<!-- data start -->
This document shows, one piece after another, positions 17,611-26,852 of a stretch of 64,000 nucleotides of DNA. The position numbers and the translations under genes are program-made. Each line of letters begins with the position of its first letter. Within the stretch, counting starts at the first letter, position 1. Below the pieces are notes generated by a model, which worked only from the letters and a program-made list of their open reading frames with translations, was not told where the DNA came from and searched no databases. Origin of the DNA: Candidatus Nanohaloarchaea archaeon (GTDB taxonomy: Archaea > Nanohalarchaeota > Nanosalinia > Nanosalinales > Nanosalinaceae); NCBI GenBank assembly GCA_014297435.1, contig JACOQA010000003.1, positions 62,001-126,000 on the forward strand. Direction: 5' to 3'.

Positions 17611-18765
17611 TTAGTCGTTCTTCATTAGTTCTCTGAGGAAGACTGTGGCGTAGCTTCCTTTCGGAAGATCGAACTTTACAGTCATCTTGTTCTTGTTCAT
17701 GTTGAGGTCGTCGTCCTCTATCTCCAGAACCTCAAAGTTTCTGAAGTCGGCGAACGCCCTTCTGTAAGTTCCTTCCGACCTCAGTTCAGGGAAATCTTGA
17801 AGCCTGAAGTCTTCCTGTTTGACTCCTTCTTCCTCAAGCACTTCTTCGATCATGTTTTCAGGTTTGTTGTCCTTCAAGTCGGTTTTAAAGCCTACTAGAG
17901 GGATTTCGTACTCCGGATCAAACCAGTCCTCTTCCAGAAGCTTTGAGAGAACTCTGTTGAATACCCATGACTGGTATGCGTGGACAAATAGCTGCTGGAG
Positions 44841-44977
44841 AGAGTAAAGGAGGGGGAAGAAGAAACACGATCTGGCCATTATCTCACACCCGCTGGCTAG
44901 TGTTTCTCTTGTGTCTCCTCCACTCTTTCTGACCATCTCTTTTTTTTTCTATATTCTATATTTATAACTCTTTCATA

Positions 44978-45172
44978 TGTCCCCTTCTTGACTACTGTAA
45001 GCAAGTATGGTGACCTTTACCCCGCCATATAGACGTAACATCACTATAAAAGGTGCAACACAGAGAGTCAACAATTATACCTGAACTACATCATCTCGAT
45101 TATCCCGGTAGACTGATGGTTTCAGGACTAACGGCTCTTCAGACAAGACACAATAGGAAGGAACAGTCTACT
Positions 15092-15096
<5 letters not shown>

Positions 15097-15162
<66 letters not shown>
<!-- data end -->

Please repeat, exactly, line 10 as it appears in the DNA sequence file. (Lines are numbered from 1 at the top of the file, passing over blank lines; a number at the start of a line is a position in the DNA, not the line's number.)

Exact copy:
Positions 44978-45172